As the air becomes more crisp and the leaves begin to fall, Dixie State University art students are finding inspiration in darker shades.
The North Plaza Gallery opened the Halloween Art Show Oct. 6, welcoming students, faculty and staff to the event with cinnamon rolls, pumpkin bread, cookies and Halloween candy.
With just under a month until lamp-lit streets will echo “trick or treat” in high-pitched voices, the art department is getting into the witchy mood with canvases draped in terrifying and whimsical illustrations.
As you walk through the double glass doors to the art department, neon, cloth ghosts welcome each artist and guest. Just a few steps away from the entrance is a white archway leading to walls covered in art.
To greet each person walking through the arch were paintings, sketches and mystical three-dimensional structures.
Skulls and cryptic paintings surrounded a handful of three-dimensional pieces, including a wire Victorian dress, meant to give the illusion of ghosts within the room.
Kirk Mangus is a local artist who created, “Duane and Belial.” Mangus said his biggest inspiration was a 1980s horror film called “Basket Case.”
“It’s always stuck with me,” Mangus said.
The entire piece took him a week to complete and was designed using three different gourds and acrylic paint.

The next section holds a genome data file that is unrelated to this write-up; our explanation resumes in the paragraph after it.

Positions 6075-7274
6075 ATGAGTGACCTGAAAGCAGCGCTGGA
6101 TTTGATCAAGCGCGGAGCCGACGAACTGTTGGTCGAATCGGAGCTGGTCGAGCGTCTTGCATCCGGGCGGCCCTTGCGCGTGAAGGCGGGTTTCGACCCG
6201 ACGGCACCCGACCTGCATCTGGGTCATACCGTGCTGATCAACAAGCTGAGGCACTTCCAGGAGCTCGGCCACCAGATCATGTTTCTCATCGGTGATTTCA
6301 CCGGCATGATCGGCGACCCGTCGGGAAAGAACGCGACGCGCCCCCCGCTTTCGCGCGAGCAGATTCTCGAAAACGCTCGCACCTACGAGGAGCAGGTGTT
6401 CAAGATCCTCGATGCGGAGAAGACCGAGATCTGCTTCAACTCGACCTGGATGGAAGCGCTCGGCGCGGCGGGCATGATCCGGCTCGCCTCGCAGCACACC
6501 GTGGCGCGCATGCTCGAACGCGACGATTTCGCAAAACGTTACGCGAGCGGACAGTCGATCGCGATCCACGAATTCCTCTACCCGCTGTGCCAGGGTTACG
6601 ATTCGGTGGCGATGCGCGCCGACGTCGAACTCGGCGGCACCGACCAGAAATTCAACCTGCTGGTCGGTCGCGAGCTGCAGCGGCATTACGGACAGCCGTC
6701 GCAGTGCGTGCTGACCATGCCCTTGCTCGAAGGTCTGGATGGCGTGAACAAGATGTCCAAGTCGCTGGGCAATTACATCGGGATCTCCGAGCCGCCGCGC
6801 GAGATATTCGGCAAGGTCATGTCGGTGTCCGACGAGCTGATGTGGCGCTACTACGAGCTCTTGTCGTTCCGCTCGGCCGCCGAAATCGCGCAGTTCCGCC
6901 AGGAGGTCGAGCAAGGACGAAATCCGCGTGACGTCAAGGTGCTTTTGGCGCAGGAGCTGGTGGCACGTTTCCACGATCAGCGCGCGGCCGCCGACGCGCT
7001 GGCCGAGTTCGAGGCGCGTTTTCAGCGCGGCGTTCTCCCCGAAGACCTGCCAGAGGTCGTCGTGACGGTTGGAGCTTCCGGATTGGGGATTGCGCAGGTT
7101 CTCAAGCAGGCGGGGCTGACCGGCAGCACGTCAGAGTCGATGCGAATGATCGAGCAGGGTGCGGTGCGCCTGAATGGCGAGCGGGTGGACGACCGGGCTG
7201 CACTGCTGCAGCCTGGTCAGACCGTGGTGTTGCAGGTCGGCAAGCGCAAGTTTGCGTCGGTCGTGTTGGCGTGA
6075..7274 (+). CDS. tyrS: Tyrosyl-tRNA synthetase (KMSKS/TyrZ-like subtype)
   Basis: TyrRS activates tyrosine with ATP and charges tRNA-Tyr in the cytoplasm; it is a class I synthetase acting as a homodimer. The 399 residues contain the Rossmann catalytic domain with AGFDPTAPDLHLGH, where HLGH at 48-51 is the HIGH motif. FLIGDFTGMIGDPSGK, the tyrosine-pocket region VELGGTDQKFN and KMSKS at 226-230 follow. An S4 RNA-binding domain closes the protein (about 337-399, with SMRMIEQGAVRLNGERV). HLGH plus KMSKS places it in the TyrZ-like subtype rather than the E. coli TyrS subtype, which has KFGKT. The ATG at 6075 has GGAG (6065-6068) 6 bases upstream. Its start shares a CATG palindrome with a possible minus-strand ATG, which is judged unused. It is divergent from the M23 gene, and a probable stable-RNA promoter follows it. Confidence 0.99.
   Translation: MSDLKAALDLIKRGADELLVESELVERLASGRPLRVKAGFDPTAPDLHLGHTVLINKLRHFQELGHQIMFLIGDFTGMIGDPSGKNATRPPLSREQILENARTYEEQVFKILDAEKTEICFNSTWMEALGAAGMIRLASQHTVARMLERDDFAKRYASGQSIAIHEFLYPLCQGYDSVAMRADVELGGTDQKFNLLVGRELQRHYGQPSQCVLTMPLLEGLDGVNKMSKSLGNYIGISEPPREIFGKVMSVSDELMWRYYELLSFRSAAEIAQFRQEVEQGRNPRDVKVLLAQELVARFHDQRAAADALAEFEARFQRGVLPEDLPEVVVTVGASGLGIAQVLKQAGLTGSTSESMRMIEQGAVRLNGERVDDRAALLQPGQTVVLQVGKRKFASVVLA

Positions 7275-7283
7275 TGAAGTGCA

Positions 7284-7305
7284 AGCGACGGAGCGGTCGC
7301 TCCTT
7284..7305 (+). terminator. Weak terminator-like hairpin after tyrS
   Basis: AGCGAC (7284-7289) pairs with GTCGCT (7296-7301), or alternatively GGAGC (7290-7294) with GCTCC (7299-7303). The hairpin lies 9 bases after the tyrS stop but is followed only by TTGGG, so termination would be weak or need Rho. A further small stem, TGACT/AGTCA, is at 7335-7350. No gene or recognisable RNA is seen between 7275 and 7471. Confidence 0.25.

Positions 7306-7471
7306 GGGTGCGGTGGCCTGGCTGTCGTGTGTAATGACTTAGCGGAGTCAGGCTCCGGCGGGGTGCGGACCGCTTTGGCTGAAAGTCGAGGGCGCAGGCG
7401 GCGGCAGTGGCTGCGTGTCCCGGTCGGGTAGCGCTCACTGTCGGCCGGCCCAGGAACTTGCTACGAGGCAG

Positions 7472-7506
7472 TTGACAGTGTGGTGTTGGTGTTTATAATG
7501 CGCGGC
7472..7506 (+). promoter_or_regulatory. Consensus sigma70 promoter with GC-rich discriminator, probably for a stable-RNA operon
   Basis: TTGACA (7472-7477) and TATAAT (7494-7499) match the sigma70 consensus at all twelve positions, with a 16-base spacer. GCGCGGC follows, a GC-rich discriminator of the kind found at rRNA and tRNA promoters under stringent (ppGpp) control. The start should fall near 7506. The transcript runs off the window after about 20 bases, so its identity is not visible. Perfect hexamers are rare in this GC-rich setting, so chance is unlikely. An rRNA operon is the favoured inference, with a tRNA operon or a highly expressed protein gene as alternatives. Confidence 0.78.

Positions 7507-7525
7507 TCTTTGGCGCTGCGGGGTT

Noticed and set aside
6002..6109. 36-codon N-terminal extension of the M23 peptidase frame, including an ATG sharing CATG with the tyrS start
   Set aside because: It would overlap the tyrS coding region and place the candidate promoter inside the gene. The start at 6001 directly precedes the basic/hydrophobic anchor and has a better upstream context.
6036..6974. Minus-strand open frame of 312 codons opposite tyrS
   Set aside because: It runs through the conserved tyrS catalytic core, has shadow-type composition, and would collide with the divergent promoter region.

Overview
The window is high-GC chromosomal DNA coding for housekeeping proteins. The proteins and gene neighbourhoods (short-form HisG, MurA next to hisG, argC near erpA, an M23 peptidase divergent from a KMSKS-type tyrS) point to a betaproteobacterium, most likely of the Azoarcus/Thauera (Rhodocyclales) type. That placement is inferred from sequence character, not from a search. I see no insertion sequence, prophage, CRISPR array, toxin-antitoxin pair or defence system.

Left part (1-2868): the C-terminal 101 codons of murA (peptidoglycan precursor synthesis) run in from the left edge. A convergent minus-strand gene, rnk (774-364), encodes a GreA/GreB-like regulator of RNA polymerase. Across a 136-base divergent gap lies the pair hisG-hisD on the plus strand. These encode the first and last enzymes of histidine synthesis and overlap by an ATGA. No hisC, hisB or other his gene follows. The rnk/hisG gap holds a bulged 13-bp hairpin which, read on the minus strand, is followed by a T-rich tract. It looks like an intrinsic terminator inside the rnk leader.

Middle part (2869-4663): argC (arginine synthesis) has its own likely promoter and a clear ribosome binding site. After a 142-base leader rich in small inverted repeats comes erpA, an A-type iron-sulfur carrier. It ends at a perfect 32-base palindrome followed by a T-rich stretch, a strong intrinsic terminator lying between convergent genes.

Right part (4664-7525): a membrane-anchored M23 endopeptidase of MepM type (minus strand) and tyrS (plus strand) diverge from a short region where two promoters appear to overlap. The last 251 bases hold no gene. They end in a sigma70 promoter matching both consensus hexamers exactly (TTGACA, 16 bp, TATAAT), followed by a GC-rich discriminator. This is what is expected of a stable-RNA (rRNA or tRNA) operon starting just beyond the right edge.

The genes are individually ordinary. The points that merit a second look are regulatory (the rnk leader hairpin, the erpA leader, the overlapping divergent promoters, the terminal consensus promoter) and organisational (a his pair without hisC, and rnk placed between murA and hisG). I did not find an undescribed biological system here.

Each winner chose a Halloween-themed pin and candy attached to a small card.
Jeff Yule, associate professor chair and interdisciplinary arts and sciences professor, oversaw the event and created a “pirate’s rule.” The winners were announced from third to first place, and if the second place winner liked the pin the third place winner chose, he or she could steal it.
“Halloween is not all about treats,” Yule said. “There’s some tricks, too.”
Daniela Goncalves, a senior art major from St. George, also had a piece within the art show titled “How Will Your Garden Grow?”
“Most of my art has a duality,” Goncalves said. “It’s the good and the bad that everyone has; everyone has the angel within them and the demon. It’s about which side you’re nurturing.”
Goncalves originally earned her degree in elementary education from Southern Utah University and returned to DSU to earn another degree in art.
“What motivates me? Life,” Goncalves said. “It’s my passion.”
Mangus took home the first place prize for his “Duane and Belial” three-dimensional piece, while Victoria Denning won second for her acrylic painting titled, “Like Father Like Son.”
Martinez received third place for “Smile, It’s Halloween,” a three-dimensional ceramic piece.
The gallery will remain open until 5 p.m. on Halloween, and there will be a costume party for those interested on Oct. 27 from 6 p.m. to 9 p.m. Awards for best costume will be allocated starting at 7 p.m.